Our Montessori classrooms have a large group gathering area which is used for circle time, musical activity, and rest. The Montessori classroom is set up in different subject areas: practical life, sensorial, mathematics, language, Social Science, and Art & Yoga.
Practical Life: The exercises for practical life are designed to teach the child to function in their own environment by teaching them how to interact with the things around them. The practical life area prepares the child indirectly for all other areas of the curriculum with order, concentration, coordination and independence. Practical life exercises include pouring, sorting, food preparation, care of self (hand washing, teeth brushing, grooming), care of the environment (table washing, floor scrubbing, dusting, polishing). As the child progresses through the practical life work it becomes more involved. This is the easiest area of the classroom to bring to your home environment. Parents are encouraged to invite their child to sort the laundry. Show them how to load the washer and put in the appropriate amount of detergent. After the load of laundry is dry, your child can fold the laundry.
Sensorial: Sensorial exercises deal with developing the five senses and making comparisons between objects, to form judgments, to reason and to decide. Children explore gradations of color, dimension, and sound, tactile impressions, comparisons of smell and taste, geography, and geometry.Language: Language exercises train the child to focus on sounds and noises and to discriminate between them. Self-expression, writing, and reading flourish in the language area of the classroom.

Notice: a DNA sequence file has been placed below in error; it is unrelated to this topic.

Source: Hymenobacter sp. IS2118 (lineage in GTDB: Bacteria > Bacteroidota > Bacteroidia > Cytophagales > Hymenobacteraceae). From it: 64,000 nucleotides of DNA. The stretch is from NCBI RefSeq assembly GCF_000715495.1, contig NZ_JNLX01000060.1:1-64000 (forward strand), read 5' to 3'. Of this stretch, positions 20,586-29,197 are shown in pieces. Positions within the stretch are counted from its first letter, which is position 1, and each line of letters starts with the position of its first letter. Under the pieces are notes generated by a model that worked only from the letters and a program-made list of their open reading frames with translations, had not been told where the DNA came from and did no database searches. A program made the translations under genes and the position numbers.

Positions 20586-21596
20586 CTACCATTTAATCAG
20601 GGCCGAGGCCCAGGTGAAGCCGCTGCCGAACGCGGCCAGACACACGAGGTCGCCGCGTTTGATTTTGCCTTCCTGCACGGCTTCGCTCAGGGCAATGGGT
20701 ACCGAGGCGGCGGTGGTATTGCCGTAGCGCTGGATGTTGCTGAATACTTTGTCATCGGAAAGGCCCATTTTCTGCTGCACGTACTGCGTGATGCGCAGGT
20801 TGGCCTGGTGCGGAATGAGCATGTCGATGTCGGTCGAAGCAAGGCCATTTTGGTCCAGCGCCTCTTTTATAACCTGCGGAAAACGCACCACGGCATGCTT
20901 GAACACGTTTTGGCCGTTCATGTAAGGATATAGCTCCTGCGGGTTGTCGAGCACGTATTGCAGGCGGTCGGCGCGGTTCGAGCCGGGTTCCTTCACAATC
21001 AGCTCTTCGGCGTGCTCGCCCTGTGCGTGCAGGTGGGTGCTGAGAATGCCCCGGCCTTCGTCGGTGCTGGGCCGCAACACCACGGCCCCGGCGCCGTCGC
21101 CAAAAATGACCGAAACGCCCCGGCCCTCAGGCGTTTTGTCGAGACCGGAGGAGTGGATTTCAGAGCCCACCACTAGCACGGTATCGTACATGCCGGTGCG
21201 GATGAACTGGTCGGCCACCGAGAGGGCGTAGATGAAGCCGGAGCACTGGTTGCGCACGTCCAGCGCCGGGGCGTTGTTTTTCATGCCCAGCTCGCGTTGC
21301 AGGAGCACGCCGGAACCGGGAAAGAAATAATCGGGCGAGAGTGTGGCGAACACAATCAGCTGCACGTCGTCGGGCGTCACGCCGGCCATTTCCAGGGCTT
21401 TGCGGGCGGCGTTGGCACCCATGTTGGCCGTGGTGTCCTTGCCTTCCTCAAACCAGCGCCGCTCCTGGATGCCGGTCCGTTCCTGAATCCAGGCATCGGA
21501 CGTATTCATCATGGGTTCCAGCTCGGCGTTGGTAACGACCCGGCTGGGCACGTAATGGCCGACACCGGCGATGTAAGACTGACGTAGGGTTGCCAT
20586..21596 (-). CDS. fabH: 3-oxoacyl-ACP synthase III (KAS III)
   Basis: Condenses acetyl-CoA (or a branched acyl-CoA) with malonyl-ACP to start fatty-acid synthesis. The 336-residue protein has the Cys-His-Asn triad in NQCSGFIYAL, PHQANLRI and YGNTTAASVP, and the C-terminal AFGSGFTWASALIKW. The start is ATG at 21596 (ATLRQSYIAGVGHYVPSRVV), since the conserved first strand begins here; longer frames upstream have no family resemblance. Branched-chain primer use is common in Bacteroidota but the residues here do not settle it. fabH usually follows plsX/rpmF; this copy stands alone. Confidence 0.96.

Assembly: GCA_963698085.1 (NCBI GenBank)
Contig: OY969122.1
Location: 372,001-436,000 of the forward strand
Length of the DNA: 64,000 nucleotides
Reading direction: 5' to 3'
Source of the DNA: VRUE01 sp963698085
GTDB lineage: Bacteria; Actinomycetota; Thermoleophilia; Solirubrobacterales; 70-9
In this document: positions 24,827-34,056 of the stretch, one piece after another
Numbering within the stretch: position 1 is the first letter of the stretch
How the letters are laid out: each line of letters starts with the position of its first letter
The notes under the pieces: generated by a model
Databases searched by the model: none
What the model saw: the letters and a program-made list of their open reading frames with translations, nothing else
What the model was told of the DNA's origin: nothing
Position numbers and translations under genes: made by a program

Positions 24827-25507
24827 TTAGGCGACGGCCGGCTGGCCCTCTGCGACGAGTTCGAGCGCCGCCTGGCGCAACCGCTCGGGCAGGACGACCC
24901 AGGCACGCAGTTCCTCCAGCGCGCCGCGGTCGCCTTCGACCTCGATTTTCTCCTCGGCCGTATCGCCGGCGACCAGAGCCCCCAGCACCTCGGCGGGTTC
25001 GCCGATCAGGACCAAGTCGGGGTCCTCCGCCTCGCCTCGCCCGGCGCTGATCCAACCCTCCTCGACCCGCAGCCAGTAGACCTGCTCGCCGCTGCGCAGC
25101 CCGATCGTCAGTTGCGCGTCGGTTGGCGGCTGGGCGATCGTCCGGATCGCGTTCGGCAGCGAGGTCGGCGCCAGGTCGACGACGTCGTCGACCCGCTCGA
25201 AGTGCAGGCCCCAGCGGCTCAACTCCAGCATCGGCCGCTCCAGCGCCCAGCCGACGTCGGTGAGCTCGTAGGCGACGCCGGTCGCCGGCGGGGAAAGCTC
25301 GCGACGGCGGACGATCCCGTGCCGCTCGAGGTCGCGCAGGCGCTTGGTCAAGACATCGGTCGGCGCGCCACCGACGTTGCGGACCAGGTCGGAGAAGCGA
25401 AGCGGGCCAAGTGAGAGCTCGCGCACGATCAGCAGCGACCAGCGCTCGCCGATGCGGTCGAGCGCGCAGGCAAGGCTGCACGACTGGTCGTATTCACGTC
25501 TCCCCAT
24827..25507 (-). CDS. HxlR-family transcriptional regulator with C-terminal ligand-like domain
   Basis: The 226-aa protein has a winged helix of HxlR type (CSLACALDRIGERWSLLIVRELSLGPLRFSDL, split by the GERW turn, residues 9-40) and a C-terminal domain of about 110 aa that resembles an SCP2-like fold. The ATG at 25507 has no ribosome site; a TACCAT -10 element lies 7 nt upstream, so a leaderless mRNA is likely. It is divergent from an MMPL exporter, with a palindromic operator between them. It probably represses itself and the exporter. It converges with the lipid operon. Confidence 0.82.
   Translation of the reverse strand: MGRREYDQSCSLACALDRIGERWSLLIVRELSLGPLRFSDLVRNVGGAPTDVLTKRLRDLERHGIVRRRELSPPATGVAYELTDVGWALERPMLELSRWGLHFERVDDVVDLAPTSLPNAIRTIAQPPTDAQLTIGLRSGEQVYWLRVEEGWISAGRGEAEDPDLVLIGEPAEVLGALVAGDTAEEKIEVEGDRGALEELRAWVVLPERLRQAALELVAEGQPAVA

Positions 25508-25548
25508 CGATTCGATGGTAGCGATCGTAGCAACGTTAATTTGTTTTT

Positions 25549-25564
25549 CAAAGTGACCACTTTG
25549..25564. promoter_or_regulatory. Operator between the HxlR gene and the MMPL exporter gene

Mathematics: With a focus on numeration, the decimal system, and geometry, this area of the classroom starts with very concrete material and moves to more abstract work. Each child moves at his/her own pace working to internalize concrete ideas and eventually shift to understanding abstract concepts.
Social Science: Social Science subjects include history, geography, art, physical science, music, and physical movement. The aim of studying culture is to allow the child to experience their place in the universe. They begin by exploring similarities between their culture and others, and then have appreciation and respect for differences. They learn how all beings are fundamentally related and discover ways to feel they are significant beings in this world.
Art & Yoga: Art is essential in the environment of the child from birth on. It is a way of approaching life, of moving and speaking, of decorating a home and school, of selecting toys and books. It cannot be separated from every other element of life. We cannot “teach” a child to be an artist, but we can help him develop:
An Eye that Sees
A Hand that Obeys
A Soul that Feels
We teach basic breathing and mediation to help children relax and exercise. Both yoga and Montessori build peace from the inside out.